FAILURE TO PROTECT AGAINST RETURN TO TORTURE OR OTHER ILL-TREATMENT
COLLABORATION AND COLLUSION BETWEEN AUTHORITIES IN CIS COUNTRIES
On 9 December 2012 Abdusamat Fazletdinov, a 19-year old labour migrant committed suicide in a pre-trial detention facility in Moscow, terrified that he would be extradited to Uzbekistan where officers of the National Security Service (NSS) had threatened to torture him for example by pulling out his finger nails, to make him confess to belonging to and financing a banned Islamist group. His mother denied he had links to any banned organizations.
Savriddin Dzhurayev was accused by the Tajikistani authorities of involvement in banned Islamist organizations. He fled to Russia in 2006, and in 2009 was arrested in Moscow after an extradition request from the Tajikistani authorities, on the grounds that, in 1992, Savriddin, then aged seven, had: “used the outbreak of civil war and resulting chaos in the republic to destabilize the political situation in the Republic of Tajikistan and illegally appropriating the official authority of law enforcement officers.” Savriddin Dzhurayev applied to the European Court of Human Rights and in 2010 the Court requested the Russian authorities not to extradite him pending its examination of the case. He was released in 2011 but soon after this he was abducted in Moscow and put on a plane to Tajikistan. After torture at the hands of Tajikistani officials and an unfair trial, last year Savriddin Dzhurayev was sentenced to 26 years. He maintains his innocence. In May 2013, The European Court ruled that the Russian Federation had violated Savriddin Dzhurayev’s right to freedom from torture and other ill-treatment by allowing his abduction and return to Tajikistan.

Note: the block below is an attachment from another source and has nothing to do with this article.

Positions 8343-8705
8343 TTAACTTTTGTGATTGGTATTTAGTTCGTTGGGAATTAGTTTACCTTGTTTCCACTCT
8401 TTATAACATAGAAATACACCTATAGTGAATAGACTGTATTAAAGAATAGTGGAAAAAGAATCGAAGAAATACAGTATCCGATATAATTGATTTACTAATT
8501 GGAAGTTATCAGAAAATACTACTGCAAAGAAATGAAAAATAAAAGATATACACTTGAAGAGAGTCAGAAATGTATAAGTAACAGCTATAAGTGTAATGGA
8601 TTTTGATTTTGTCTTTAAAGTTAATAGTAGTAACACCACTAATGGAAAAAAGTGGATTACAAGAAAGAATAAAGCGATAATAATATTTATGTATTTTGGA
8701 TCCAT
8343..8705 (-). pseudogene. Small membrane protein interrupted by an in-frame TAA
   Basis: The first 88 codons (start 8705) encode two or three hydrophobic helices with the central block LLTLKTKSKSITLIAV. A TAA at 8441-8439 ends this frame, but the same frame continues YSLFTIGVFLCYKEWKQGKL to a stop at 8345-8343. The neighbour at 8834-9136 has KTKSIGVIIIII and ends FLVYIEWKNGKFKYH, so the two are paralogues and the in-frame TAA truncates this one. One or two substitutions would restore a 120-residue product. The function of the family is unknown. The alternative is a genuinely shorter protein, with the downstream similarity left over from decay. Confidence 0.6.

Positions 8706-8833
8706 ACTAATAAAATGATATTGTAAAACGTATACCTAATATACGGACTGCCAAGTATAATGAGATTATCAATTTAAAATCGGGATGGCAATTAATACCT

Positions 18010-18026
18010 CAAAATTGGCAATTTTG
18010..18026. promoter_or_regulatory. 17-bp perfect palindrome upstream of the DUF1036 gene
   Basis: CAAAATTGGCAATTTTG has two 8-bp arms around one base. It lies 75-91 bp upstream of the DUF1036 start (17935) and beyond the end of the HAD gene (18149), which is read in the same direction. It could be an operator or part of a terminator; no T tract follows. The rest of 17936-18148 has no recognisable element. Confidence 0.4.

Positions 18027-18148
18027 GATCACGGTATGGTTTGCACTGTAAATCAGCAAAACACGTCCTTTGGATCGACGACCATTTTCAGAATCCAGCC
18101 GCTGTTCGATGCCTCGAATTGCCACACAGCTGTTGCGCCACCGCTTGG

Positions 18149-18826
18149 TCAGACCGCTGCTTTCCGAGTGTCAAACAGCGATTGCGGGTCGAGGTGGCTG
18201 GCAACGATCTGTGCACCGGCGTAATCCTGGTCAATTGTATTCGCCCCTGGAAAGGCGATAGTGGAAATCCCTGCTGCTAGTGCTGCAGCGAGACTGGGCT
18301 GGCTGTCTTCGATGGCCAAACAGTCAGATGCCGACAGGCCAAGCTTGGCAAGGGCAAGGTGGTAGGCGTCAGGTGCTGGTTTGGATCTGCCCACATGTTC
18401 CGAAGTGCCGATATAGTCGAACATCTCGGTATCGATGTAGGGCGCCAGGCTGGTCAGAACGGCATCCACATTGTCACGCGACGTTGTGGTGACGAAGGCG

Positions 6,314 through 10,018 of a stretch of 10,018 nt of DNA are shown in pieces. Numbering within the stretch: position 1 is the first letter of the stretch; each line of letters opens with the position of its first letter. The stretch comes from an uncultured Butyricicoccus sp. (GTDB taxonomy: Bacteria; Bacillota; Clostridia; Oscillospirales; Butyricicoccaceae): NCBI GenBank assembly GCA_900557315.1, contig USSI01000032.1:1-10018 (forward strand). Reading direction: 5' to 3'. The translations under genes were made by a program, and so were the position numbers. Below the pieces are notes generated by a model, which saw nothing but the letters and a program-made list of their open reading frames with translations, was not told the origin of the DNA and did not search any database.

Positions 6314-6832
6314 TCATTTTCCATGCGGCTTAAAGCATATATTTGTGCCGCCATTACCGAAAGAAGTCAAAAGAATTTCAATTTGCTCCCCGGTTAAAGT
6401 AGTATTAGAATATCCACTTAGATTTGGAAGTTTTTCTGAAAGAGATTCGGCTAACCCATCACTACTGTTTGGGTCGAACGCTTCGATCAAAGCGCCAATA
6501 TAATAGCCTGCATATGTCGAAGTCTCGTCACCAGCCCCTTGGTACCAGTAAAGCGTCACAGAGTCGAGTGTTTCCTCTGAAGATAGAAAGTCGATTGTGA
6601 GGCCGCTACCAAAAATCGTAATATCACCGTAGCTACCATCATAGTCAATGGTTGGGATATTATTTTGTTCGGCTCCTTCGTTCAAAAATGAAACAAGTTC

Uzbekistani national Azamatzhon Ermakov fled to Russia in March 2009. Later that year he was arrested in Nizhnii Novgorod following an extradition request from the Uzbekistani authorities on charges of involvement in extremist religious groups, incitement to religious and other hatred, and attempting to overthrow the constitutional order. In December 2009, Azamatzhon Ermakov applied for asylum; his application was rejected. On 22 September 2010, the European Court of Human rights issued an order to stay his extradition until his complaint was substantively considered by the Court. In the meantime Azamatzhon Ermakov was sentenced to one year and four months’ imprisonment accused of illegal possession of weapons and ammunitions. He maintains that the police planted one grenade on him. In January 2013 the Russian authorities informed Amnesty International that Azamatzhon Ermakov had left for Tashkent on 2 November 2012. There is strong circumstantial evidence to indicate that he was abducted following his release from detention and put on a plane to Uzbekistan. In May 2013 Azamazhon Ermakov’s lawyers received confirmation that he is being detained in a pre-trial detention facility in Uzbekistan.